Being 35 weeks pregnant signifies a significant point in your pregnancy journey. Although the full term of a pregnancy is 40 weeks, delivering at 35 weeks is not unusual and can result in a healthy baby. However, babies born at 35 weeks are considered mildly premature and might face minor health challenges, such as maintaining their body temperature or occasional difficulty in breathing. As a result, unless there’s a medical necessity, healthcare providers generally aim to prevent labor at 35 weeks, providing the baby more time for development inside the womb. The added weeks can make a substantial difference to the newborn’s health.

Is the baby fully developed at 35 weeks?

When you’re 35 weeks pregnant, your baby’s development has reached a significant milestone. All of the baby’s major organs, such as the brain and lungs, are almost entirely formed and functioning. The kidneys are already fully developed and the liver has commenced processing certain waste products. However, the remaining weeks of pregnancy are crucial for the baby’s development as they provide time for the final stages of growth and maturation. So, while the baby at 35 weeks is substantially developed, the concluding weeks in the womb further enhance the baby’s growth and preparedness for life outside the womb.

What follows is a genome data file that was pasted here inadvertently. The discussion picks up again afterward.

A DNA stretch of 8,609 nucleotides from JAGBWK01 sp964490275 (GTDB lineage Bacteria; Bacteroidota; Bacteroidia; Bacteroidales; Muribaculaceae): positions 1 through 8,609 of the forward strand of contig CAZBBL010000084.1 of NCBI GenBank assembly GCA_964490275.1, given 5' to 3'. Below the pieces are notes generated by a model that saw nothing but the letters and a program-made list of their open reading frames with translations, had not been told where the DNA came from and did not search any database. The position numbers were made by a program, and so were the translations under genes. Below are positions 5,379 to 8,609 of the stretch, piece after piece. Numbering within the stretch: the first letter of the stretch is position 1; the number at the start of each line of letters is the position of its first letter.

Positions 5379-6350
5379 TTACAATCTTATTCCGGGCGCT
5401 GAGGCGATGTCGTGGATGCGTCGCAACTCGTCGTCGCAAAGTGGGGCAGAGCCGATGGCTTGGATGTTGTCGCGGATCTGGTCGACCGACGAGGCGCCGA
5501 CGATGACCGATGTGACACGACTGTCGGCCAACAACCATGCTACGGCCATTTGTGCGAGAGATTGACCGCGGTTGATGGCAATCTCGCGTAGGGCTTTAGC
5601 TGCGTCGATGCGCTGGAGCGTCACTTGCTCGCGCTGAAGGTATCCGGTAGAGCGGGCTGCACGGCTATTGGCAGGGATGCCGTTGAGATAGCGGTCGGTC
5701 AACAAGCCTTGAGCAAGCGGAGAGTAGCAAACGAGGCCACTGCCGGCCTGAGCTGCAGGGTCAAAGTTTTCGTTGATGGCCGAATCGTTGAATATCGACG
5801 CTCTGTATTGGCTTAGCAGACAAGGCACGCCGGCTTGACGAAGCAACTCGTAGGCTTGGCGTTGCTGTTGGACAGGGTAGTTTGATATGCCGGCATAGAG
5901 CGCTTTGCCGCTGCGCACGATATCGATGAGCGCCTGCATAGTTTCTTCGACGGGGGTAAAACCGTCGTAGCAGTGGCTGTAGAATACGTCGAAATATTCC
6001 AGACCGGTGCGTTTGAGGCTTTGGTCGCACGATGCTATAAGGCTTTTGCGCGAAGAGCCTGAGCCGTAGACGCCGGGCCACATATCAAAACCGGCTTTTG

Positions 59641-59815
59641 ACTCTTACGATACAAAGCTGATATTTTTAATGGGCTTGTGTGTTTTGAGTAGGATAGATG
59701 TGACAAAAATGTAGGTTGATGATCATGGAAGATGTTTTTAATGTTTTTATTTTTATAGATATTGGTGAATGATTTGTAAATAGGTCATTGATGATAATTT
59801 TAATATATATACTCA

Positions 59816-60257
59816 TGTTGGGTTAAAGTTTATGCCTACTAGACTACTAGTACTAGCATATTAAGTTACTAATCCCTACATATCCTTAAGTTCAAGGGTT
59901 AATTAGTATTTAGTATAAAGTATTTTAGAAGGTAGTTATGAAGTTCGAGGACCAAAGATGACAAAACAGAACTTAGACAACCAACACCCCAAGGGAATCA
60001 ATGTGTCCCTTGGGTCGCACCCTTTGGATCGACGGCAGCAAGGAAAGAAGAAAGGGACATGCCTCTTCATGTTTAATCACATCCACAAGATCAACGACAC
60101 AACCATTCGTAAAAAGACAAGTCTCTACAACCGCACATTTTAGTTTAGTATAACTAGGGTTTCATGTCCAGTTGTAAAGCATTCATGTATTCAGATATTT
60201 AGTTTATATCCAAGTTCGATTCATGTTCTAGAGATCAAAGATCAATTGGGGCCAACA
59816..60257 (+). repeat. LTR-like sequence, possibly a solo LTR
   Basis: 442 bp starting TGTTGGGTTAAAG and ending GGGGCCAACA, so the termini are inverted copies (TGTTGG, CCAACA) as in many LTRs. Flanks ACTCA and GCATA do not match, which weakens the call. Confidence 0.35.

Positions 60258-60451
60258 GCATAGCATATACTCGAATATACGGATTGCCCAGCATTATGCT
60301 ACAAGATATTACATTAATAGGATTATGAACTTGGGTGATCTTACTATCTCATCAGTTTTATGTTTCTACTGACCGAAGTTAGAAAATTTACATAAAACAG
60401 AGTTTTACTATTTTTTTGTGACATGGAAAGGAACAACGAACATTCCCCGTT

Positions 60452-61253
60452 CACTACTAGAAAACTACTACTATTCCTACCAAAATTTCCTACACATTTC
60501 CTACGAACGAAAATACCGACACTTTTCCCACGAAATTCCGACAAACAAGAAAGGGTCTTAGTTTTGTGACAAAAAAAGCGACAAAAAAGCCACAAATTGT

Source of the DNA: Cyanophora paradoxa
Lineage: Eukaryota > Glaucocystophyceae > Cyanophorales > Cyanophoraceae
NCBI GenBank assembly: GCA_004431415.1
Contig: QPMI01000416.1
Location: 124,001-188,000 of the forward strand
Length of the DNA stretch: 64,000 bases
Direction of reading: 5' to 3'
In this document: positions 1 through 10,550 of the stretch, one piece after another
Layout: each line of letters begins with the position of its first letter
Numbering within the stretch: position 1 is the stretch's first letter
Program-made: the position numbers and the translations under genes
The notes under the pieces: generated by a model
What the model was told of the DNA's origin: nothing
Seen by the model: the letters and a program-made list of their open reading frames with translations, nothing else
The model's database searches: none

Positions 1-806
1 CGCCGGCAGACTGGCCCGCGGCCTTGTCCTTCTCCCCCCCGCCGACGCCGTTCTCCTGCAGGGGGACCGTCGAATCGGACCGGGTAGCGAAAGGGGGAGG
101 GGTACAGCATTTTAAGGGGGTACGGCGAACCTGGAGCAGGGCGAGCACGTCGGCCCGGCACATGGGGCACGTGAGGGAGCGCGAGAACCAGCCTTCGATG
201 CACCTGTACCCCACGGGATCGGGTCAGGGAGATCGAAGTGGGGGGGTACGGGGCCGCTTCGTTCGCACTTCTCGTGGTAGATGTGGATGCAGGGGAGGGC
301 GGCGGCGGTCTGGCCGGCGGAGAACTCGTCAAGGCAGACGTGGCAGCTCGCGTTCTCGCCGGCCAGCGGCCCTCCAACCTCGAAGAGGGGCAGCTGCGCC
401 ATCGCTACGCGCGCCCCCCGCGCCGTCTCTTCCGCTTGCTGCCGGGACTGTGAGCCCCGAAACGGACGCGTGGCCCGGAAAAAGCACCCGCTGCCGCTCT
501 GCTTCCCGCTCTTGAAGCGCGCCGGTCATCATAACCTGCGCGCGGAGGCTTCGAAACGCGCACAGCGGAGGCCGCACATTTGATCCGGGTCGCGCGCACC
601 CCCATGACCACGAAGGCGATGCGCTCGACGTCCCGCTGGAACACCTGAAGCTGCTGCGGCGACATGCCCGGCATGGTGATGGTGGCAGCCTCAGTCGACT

Do babies born at 35 weeks need NICU?

Whilst not all babies born at 35 weeks necessitate a stay in the NICU (Neonatal Intensive Care Unit), there is a chance some might require temporary care within the specialized nursery. The rationale is that, despite the majority of a 35-week-old baby’s organs being operative, they might not be fully acclimated to function outside the womb’s protective environment. Babies born at this gestational age might encounter difficulties with feeding or maintaining optimal body temperature, issues that could necessitate additional medical care.

What are the chances of going into labour at 35 weeks?

Although the average duration of pregnancy extends to 40 weeks, labor onset at 35 weeks isn’t an unusual occurrence. Certain factors, including carrying multiple babies, complications involving the uterus or cervix, and specific lifestyle aspects, can prompt early labor. However, this isn’t the standard timeline. Any signs of preterm labor—consistent contractions, lower back pain, changes in vaginal discharge, or pelvic pressure—should instigate immediate medical intervention.